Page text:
Experts Discuss Designing for Seismic Conditions and Considerations
March 15, 2011

Approximately 90 percent of the world’s earthquakes occur in what’s known as the Pacific Ring of Fire—a horseshoe-shaped region that includes such areas as Japan, New Zealand, Chile and California. Earthquakes have struck many of these places of late, from Chile last year, to New Zealand just weeks ago and Japan only days ago. If such a disaster were to next strike California, are the state’s earthquake-prone regions, such as San Francisco, ready to withstand the potentials of mass-destruction?

Glenn Heitmann, president and chief executive officer of Heitmann & Associates, a curtainwall consultant in St. Louis, says he thinks so.

“We were heavily involved with the design and construction [of a high-rise tower] there and significant care, detail and attention were paid around the building being in a high seismic area,” Heitmann says. “[We knew] the building must be allowed to move in the case of such an occurrence.”

Designing buildings to sway rather than break helped buildings and structures in Japan.

“The devastation was horrible, but it goes to show that buildings need to be built not just for everyday occurrences, but also for those that might only happen every 100 years,” says Heitmann. “A building façade and structure that are rigid typically don’t fare as well under [seismic] conditions; those that accommodate movement tend to do better.”

When it comes to designing structures for seismic conditions, particularly fenestration systems, there are number of conditions that must be considered.

“When designing for seismic applications, we need to know what movement changes of the building are expected,” says Jim Hicks, director of engineering at Graham Architectural Products. “We design the clearances around the movement of the structure of the building.”

He explains that his company’s seismic system consists of a compensation channel system in which the window basically floats. In the structure, the compensation channel is installed first and then the window into that.

“The channel has to interface with the façade work as well as the structure of the building,” says Hicks. He adds that with a seismic system they don’t typically expect there to be any tension or flexion of the glazing.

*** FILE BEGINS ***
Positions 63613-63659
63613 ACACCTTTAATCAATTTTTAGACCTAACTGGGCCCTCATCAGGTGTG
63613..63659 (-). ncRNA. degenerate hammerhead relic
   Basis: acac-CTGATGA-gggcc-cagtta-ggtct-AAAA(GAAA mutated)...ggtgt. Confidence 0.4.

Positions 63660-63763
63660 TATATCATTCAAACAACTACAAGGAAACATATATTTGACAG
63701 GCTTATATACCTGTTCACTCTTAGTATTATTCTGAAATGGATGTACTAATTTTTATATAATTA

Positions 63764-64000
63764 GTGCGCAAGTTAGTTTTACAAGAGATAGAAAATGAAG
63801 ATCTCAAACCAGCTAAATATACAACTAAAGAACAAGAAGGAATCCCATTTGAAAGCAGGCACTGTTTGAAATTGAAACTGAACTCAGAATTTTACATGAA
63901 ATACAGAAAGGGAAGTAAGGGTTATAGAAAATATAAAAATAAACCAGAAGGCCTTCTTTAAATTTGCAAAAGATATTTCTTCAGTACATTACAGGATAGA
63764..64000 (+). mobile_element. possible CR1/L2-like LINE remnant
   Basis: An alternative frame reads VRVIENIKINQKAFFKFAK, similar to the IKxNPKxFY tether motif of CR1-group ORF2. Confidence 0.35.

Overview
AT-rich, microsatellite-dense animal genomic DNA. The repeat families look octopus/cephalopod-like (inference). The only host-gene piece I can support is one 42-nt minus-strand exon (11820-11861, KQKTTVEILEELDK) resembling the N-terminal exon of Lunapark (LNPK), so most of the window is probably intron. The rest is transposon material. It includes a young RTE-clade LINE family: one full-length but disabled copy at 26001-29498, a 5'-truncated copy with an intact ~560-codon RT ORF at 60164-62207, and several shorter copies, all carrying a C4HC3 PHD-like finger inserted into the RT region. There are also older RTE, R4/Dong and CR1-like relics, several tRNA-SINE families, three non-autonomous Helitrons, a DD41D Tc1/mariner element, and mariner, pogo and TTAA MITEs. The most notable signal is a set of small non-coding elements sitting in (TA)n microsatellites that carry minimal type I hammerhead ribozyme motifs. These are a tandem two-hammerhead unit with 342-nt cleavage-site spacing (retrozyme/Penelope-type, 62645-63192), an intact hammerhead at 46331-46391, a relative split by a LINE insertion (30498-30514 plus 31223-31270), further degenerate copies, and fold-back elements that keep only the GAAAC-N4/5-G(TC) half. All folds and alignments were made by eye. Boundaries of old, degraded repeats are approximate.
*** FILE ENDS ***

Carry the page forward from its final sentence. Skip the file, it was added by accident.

“Our windows freely float; they don’t bottom out,” he says.

Product testing is also an important consideration. Scott Warner, executive vice president of Architectural Testing in York, Pa., chaired the American Architectural Manufacturers Association (AAMA) committee that developed two seismic test methods, AMA 501.4 and AAMA 501.6.

“Reconnaissance reports after major earthquakes note architectural glass can be damaged by seismic-induced drifts in building frames. Falling glass fragments during earthquakes represent a life safety hazard to pedestrians and building occupants, yet specific provisions for the seismic design of architectural glass in model building codes have historically been either non-existent or limited to general statements, such as ‘building drifts shall be accommodated,’” Warner explains. “The recent publications by AAMA and the reference in ASCE 7 for the first time establish glass fall design provisions.”

The AAMA publications are AAMA 501.4-2000, Recommended Static Test Method for Evaluating Curtain Wall and Storefront Systems Subjected to Seismic and Wind Induced Interstory Drifts, which is a static racking test method focusing more on the seismic serviceability of curtain and storefront wall systems, and AAMA 501.6-2001, Recommended Dynamic Test Method for Determining the Seismic Drift Causing Glass Fallout from a Wall System Panel, is a dynamic racking test method focusing on the seismic safety of architectural glass components within curtain and storefront wall systems.

“Essentially, the AAMA 501.6 test involves mounting individual, fully glazed wall panel specimens on a dynamic racking test apparatus, which moves back and forth in sinusoidal motions at gradually and progressively higher racking amplitudes,” says Warner.

Warner explains that the current code requires the resistance to glass fallout of an individual glass panel be greater than the relative seismic displacement the component must accommodate as a result of being attached to the primary structural system of the building.

“In the absence of special drift-accommodating connections between the main building frame and the curtainwall framing members, this relative seismic displacement demand is governed by the calculated seismic interstory drifts for the specific building being designed for site-specific earthquake conditions,” he says.

So, given the recent events in Japan and the stringency of its building codes, could this change the way we build buildings here in the United States? Heitmann thinks it could.

“If history repeats itself … usually when something horrific happens we tend to go back, look at our codes and re-evaluate,” he says.

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